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First, the topography of the Annamite Plateau is very complex and creates regional microclimates, which were observed over a hundred years ago and exploited for maximum diversity of bean species and varieties. There are two basic approaches to coffee - single origin versus multi-origin blends. In Southeast Asia, with such diversity of beans available, a multi-origin, blended coffee approach seems natural. Blending bean species and varieties is inherently superior in achieving a broad flavor range, persistance of aftertaste, sophisticated nose, ice coffee performance, and overall mouthfeel and sense of satisfaction for the palate.

The move in South America and other coffee-producing regions to single-source, 100% Arabica in the last decade has narrowed the flavor range and appeal of modern coffee to only those consumers with palates who prefer hybrid Arabicas. Our own public taste tests indicate that 70% of consumers respond better to mixed-species blends of coffee, and tastes run about equal for preference or Robusta versus Arabica. Vietnamese blended coffee thus has a wider appeal among the general populace than single-source, 100% Arabicas. Comments among consumers are often along the lines of "This is how coffee used to taste!" and "I didn't know coffee could taste like this!".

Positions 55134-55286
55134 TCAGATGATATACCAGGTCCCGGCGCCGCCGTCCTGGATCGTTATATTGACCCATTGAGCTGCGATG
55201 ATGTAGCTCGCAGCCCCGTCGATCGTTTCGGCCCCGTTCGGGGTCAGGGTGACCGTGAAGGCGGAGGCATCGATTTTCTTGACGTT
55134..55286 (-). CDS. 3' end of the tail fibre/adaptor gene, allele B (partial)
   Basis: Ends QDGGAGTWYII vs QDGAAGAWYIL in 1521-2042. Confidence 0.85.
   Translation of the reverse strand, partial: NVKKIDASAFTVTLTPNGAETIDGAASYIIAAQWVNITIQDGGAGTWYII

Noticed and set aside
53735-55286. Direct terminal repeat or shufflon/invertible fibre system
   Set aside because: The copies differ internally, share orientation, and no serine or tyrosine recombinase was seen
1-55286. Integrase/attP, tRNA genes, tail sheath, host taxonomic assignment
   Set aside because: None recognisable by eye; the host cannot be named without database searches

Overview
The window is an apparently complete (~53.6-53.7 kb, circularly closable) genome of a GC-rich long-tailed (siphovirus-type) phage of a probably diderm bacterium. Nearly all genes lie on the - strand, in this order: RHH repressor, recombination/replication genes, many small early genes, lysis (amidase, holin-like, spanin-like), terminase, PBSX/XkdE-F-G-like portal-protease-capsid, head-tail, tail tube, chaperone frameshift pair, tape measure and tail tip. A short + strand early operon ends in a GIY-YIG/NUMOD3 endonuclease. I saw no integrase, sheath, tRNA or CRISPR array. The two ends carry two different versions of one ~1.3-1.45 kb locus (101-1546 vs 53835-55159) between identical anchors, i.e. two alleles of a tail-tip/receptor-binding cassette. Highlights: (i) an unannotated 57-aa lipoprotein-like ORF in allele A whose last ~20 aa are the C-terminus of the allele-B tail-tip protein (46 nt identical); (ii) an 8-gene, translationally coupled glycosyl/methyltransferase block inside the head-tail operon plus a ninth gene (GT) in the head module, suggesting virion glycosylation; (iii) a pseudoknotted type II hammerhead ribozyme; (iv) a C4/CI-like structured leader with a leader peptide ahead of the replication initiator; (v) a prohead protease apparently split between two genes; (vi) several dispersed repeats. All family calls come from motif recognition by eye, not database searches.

Secondly, roasting preferences establish decades ago favored a lower-temperature, longer roasting process. The dark "French" roast that we refer to today probably originated not as a high-temperature roast, but a slow and long roast that results in beans that have consistent color through the whole bean, and a dark color but no bubbling or burning. This distinction is VERY important, since many Americans today associate French roast with the all-too-common burning of coffee that takes place at certain coffee house chains. Burning coffee results in the breakdown of sugars and oils and fast oxidation and fermenting of coffee once exposed to the air. These drawbacks do not occur in the Southeast Asian dark roast, which is more stable.

Thirdly, beans are generally roasted in what is referred to as "butter oil", which may or may not be actual clarified butter oil. Occasionally vegetable oils are used, and historically, traditional "home-grown" coffee roasting style involves creating almost a caramel-like coating effect with the use of a small amount of sugar, oil, and generally a touch of vanilla or cocoa. This coating blackens in the roast and the beans wind up with almost a thin, hard shell. Why is this done? Robusta beans are uniquely slow to ripen on the bush, and often pickers pick unripe beans along with ripe beans. The traditional coating gives all the beans a similar color. The presence of a few unripe beans does not hurt the overall taste effect of the blend. However, modern growers pick only ripe beans despite the extra labor, and do not feature this coating in their roasting, opting simple for a little oil to keep the beans easy to turn in the slow roasting process.


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